Problem Gambling and Domestic Violence

Problem gambling may not be a common topic discussed during Domestic Violence Awareness Month; however, the link between domestic violence and problem gambling makes it important to bring awareness to this volatile relationship.  

Domestic violence is defined as violent or aggressive behavior within the home, typically involving the violent abuse of a spouse or partner, which may include physical violence; sexual, psychological, social, or financial abuse; harassment; and stalking.  

The Relationship Between Problem Gambling and Domestic Violence  

Studies show that there is a relationship between domestic violence and gambling. Gambling-related stressors, such as financial losses and relationship conflicts or neglect, can impact the family and lead to escalating violence. 

As always, the more we know about something, the better prepared we can be to address the situation. It is important to know the facts about gambling, domestic violence and intimate partner violence:  

  • One-third of problem gamblers report being the victim or perpetrator of physical intimate partner violence. 
  • Problem gambling often precedes intimate partner violence. 
  • Emerging studies show problem gambling as a risk factor for intimate partner violence. 
  • Victims of intimate partner violence may use gambling as a form of escape or a coping mechanism, which could then turn into problematic gambling behavior. 
  • Intimate partner violence can occur due to stressors brought about by gambling behavior. 
  • When a person’s partner was addicted to gambling, the odds of intimate partner violence increased 10.5 times.  
  • Problem gambling and intimate partner violence instances are underreported due to stigma and lack of screening.

What The Research Shows  

A recent study of help-seeking gamblers found that forty-nine percent of participants reported being a victim of violence and 43% had perpetrated violence (Bellringer et al., 2017). A person with a gambling problem may experience intense mental and emotional distress which may be expressed through restlessness, irritability, or violence. Someone’s gambling problem may also elicit similar distress from a loved one. The person gambling may be the perpetrator or victim of domestic violence.  

Furthermore, there is already evidence that domestic violence increases during professional sporting events due to the emotions experienced from a “home team’s” upset loss, citing issues like consumption of alcohol, increased interactions with family members during games, increased expectations for a positive outcome, and increased stress and anxiety. Our community, the state and the country are seeing increased availability and prevalence of sports gambling, daily fantasy sports, and the like. What happens when those high stakes are further intensified by having large sums of money on the line, potentially for multiple sporting events?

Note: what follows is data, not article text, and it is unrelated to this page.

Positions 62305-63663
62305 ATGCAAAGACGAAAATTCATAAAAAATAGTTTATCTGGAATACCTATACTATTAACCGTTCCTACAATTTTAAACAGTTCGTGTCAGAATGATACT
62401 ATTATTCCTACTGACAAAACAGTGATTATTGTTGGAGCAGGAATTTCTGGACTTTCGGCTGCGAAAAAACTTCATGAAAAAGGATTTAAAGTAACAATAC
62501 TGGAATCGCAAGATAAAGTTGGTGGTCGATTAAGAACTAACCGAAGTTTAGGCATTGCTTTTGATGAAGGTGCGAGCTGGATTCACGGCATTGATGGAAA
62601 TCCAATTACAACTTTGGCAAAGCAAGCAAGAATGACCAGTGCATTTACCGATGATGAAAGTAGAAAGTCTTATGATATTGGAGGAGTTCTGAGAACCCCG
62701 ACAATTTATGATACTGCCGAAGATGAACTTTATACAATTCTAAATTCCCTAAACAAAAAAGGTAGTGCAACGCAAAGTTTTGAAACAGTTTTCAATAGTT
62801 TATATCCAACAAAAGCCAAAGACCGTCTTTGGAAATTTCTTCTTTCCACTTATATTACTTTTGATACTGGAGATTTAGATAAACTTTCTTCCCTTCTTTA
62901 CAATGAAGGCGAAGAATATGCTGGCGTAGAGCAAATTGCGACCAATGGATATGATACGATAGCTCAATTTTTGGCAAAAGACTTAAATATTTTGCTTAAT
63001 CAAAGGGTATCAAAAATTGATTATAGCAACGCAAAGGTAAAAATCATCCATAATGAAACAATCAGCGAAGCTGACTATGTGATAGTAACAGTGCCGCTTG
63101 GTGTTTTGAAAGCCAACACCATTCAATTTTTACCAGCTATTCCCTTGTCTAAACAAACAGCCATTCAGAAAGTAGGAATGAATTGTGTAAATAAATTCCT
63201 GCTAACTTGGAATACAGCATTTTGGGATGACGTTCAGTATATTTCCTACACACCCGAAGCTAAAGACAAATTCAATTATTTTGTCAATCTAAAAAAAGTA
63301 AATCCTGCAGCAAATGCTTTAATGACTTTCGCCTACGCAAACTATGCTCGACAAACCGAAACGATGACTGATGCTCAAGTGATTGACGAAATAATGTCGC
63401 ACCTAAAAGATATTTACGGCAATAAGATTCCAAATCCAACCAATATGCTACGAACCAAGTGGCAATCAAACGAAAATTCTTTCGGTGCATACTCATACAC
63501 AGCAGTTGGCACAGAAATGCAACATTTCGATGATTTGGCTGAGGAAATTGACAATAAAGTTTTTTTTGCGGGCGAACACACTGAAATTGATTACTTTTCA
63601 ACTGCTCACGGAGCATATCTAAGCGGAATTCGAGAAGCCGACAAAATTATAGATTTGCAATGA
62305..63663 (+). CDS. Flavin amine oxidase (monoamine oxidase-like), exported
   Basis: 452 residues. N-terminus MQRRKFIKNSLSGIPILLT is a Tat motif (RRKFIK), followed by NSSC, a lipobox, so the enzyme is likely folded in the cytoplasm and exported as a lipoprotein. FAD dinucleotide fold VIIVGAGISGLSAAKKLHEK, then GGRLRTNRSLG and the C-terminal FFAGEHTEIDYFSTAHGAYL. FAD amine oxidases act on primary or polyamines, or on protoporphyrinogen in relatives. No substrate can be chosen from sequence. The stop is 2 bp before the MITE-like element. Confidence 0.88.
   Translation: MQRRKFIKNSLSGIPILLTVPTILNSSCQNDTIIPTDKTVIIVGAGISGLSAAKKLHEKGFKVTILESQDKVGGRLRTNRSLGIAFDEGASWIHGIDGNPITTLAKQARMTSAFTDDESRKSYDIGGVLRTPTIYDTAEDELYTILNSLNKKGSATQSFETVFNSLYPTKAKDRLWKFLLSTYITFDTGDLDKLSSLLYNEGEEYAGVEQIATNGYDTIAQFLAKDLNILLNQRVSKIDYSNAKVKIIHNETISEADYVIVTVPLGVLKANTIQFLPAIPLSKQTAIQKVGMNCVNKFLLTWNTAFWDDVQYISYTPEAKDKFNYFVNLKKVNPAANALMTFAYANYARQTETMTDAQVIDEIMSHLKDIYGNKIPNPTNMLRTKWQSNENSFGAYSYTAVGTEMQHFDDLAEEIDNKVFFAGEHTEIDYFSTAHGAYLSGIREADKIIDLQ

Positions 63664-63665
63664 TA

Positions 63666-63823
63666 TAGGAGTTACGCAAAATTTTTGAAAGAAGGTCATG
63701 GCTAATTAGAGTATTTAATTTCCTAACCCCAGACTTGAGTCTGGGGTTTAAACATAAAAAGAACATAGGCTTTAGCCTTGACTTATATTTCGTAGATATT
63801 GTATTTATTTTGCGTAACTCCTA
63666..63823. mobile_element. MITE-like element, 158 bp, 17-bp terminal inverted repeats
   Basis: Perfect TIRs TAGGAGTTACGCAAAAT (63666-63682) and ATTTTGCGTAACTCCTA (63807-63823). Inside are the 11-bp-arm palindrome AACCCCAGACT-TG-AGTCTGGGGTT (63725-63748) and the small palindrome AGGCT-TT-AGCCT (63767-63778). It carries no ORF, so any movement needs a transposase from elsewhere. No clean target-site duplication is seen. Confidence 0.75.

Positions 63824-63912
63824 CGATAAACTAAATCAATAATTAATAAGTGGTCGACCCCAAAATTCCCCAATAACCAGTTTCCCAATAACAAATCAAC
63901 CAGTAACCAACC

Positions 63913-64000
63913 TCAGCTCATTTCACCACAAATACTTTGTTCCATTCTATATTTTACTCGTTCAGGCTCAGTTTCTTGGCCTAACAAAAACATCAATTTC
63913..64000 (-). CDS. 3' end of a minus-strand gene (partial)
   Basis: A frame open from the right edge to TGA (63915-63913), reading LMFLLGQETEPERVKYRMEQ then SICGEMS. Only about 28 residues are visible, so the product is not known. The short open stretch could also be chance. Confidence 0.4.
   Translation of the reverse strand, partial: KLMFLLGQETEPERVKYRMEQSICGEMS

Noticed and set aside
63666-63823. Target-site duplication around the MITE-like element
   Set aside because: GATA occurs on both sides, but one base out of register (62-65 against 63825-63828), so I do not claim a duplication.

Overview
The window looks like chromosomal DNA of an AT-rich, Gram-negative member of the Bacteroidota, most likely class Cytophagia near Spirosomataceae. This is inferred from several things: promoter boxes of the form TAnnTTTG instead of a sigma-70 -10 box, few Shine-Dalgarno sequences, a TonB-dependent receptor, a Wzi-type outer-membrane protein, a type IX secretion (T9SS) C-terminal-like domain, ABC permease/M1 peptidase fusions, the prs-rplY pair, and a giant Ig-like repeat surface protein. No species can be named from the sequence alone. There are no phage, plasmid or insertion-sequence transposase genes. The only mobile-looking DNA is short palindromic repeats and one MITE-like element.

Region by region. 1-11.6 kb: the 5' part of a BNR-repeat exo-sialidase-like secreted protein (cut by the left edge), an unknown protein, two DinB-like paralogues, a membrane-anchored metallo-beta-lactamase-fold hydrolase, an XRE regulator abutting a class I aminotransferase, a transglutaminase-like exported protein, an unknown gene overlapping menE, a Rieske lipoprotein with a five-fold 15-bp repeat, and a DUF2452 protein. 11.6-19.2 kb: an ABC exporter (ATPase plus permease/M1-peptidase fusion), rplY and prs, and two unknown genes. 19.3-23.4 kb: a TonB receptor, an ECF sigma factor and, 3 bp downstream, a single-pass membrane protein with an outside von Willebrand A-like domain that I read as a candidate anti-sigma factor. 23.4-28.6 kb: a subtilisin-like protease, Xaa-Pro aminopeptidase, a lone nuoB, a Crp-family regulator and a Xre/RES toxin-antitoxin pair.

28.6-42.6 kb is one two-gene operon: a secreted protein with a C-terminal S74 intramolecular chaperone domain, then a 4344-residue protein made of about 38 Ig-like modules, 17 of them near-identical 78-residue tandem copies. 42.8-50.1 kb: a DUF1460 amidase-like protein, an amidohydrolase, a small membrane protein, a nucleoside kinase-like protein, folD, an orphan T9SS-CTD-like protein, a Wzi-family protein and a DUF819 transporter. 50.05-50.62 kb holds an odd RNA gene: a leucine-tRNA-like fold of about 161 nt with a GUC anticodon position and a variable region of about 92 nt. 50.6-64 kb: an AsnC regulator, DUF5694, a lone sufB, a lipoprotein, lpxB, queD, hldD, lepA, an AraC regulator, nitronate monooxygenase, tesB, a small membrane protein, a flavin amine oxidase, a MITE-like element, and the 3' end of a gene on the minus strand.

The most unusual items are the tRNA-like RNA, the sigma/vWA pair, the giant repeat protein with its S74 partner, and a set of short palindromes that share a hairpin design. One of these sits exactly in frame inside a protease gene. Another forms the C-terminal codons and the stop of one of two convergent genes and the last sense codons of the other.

Warning Signs  

Problem gambling and domestic violence can impact anyone. One way we can educate ourselves and look out for our loved ones and communities is to know the warning signs of problem gambling:  

  • Constant thoughts of gambling 
  • Borrowing money  
  • Irritability, restlessness, withdrawal  
  • Delay payment of bills  
  • Neglecting household duties  
  • Decline in personal hygiene  
  • Decline in health or hygiene  
  • Alienation from family and friends  
  • Inability to cut back / stop gambling  
  • Extreme guilt or shame  
  • Disappear for long periods of time  
  • Suicidal thoughts 

Help Available  

In many ways, this October is unlike any in the past, but some things remain constant – there are many people who will isolate themselves out of fear or shame and will not reach out for the help they need.  Domestic Violence Awareness Month gives us an opportunity to offer hope to those experiencing violence in the home. 

If you are experiencing domestic violence or problem gambling, confidential services are available: 

NYS Problem Gambling Resource Centers  

National Domestic Violence Hotline: 1-800-799-7233 

Additional Resources:

National Coalition Against Domestic Violence 

National Network to End Domestic Violence 

National Resource Center on Domestic Violence